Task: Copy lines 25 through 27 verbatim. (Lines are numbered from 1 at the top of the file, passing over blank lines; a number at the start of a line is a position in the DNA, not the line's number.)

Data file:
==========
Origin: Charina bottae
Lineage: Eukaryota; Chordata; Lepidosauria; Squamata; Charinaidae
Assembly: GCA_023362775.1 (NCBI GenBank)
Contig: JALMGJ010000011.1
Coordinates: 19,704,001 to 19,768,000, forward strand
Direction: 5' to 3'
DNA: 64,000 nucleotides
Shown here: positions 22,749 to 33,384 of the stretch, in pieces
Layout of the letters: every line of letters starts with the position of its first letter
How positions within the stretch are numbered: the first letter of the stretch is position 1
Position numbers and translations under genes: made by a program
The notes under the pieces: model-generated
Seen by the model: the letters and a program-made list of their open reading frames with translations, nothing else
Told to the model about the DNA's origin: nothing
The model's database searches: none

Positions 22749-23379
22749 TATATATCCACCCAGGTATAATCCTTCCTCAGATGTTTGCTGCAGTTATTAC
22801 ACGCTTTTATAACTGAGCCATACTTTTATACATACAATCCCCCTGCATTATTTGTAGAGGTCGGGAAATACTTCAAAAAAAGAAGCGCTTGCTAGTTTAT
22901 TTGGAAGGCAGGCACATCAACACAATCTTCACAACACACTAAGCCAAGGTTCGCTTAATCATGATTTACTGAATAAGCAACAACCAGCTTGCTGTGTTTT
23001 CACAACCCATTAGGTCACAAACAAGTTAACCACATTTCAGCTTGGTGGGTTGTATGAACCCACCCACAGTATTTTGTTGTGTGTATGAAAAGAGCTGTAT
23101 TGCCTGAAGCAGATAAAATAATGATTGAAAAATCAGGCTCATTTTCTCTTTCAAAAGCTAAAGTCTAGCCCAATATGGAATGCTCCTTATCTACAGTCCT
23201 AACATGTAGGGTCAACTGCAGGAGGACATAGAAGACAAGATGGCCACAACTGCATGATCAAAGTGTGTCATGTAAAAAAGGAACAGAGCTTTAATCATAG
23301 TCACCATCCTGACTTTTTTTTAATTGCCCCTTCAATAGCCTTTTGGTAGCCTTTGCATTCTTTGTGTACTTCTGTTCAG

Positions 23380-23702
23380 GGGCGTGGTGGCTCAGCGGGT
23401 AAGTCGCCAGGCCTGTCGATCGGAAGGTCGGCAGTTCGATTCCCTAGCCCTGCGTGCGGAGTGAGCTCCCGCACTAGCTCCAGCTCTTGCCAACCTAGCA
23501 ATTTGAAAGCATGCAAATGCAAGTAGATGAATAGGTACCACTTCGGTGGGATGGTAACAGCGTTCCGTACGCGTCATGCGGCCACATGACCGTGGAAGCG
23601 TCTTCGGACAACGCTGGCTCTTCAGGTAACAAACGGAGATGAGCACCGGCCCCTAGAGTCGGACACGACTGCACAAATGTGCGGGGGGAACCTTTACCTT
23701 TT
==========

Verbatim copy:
23380 GGGCGTGGTGGCTCAGCGGGT
23401 AAGTCGCCAGGCCTGTCGATCGGAAGGTCGGCAGTTCGATTCCCTAGCCCTGCGTGCGGAGTGAGCTCCCGCACTAGCTCCAGCTCTTGCCAACCTAGCA
23501 ATTTGAAAGCATGCAAATGCAAGTAGATGAATAGGTACCACTTCGGTGGGATGGTAACAGCGTTCCGTACGCGTCATGCGGCCACATGACCGTGGAAGCG